2. Change your behaviour This would or could have a terrible outcome. I've mentioned it before (especially relating to these issues) StackOverflow is about asking questions. The last thing we want is people to "game" the system. This includes things like "Explain the fraud-detection algorithm", "How can I tell who's online", and your request "Which tags are most likely to be ignored/interested". The reason this is terrible? It would be a very STRONG incentive for people to start mis-tagging their posts because they know that more people are interested in [SharePoint] than [CommunityServer]. So you tag it falsly, and thereby generate more interest. The other half of this is people purposefully leaving off relevant tags because they are on many people's "ignore" list. For instance, there may be many people ignoring [r-language], but that doesn't mean that people shouldn't be tagging their questions with it.

Now, if you're saying, "Obviously, people wouldn't do that, it would be bad if they changed their tagging practices just because of this information" then you fall back to reason (1): That you only want to know because you're curious. Which, as I mentioned, is invalid.

EDIT: I also elaborated here.

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    While I agree completely with your points, I did find it humorous that you picked [sharepoint] for your interesting tag example. – Grace Note Jun 22 '10 at 20:35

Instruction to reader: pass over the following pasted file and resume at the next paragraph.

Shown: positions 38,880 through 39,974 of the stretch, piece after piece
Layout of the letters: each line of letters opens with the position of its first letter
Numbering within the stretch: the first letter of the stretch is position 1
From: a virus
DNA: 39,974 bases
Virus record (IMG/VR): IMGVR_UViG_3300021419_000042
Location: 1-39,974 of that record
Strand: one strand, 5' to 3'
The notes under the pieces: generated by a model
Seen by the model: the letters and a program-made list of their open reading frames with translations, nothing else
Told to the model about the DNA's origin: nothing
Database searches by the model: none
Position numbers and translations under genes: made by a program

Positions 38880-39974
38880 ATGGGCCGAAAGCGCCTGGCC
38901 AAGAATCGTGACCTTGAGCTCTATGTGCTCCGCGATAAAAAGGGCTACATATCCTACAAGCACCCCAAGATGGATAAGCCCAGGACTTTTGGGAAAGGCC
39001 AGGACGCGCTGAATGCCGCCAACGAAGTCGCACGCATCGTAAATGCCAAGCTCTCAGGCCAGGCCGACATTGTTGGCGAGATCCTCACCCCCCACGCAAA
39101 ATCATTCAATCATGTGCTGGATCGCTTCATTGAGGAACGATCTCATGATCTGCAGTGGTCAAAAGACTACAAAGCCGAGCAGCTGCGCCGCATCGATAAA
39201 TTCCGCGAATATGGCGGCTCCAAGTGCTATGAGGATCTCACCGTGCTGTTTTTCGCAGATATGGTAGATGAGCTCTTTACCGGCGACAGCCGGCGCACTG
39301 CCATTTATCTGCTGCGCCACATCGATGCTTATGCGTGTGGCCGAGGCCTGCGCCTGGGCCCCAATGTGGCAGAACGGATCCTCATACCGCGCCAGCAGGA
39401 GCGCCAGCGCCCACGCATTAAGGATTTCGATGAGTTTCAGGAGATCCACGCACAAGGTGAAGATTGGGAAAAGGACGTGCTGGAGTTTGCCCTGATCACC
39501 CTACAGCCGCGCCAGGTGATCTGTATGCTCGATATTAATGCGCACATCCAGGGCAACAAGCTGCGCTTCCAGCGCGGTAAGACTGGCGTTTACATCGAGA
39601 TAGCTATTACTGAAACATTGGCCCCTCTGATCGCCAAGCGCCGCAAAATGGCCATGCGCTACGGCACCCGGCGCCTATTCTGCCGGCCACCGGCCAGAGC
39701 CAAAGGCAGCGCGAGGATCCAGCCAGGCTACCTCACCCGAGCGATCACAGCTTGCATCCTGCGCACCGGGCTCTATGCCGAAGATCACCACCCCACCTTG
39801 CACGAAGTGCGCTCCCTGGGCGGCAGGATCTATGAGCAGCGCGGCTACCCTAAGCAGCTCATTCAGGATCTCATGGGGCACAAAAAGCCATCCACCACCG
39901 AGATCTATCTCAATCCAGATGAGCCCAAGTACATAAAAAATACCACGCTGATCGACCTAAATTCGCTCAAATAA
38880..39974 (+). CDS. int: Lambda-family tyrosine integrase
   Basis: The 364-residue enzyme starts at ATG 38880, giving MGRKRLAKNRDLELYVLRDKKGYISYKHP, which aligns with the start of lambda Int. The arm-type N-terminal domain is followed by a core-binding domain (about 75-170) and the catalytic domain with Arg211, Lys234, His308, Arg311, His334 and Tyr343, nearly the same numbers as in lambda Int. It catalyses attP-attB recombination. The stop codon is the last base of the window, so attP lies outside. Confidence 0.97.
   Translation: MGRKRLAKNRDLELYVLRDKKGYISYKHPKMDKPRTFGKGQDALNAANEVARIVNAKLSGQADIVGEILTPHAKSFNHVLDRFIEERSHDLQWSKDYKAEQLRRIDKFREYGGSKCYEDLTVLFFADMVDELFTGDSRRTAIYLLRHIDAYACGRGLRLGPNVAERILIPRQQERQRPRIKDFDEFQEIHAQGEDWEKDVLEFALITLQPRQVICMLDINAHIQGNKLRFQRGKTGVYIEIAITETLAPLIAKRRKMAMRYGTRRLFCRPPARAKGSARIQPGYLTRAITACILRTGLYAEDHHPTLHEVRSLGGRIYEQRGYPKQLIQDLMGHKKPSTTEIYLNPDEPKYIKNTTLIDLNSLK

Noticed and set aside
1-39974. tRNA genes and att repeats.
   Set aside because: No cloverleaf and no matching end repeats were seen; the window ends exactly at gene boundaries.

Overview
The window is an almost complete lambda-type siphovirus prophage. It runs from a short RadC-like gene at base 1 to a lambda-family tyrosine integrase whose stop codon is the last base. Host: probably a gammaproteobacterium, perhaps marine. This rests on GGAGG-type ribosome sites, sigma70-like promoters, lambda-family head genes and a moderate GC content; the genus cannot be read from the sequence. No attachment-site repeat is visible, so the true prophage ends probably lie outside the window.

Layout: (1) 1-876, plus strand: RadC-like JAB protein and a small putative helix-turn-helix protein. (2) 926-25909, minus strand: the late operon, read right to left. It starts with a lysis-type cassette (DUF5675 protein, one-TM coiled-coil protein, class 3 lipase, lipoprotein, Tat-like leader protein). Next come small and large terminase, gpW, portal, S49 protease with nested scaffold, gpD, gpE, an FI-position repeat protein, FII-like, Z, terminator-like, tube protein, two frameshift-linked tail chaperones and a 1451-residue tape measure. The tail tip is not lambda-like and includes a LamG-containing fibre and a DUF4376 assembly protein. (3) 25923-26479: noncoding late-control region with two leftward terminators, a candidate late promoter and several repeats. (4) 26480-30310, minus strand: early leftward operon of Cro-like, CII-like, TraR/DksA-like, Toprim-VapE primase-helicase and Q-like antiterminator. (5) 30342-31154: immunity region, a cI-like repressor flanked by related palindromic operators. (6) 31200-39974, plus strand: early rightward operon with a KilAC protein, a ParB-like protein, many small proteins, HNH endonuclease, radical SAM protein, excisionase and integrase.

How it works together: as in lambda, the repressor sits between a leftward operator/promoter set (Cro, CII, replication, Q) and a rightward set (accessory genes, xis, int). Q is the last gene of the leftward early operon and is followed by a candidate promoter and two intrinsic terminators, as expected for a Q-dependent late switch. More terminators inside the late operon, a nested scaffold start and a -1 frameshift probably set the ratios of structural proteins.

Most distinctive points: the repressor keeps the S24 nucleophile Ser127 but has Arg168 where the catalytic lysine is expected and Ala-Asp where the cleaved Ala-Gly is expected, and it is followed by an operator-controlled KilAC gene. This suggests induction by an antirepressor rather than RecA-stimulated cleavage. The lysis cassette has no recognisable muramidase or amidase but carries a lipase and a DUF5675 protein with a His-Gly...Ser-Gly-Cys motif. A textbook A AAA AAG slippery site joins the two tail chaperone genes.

• @devinb, nicely written answer, though I can't possibly agree with it. I'm not talking really important stuff here like birthdates. If someone cares about someone else knowing what tags they like, then they probably need to relax a little. If you look at the other Data Explorer searches, you'll see plenty of them that only exist to satisfy curiosity. But you're also missing the bigger picture, once the data is available to data mine, then trends can be determined that can make the site better. Having a few hundred thousand eyes instead of a dozen or so, will help us to find... – Lance Roberts Jun 22 '10 at 20:45
  • improvements to the system. I always believe in making things better, and data is one of the keys to figure out how to do that. – Lance Roberts Jun 22 '10 at 20:46
  • How will this make it better, though, @Lance? What trends from this will actually improve the system? What will this data provide that is tangible to the system? Should we be changing the focus of Stack Overflow because the current community is more interested in certain tags? Yes, trends can be used to help refine a system, but not all of them will have an effect. I honestly don't see how this avenue is one of the ones that helps. – Grace Note Jun 22 '10 at 20:54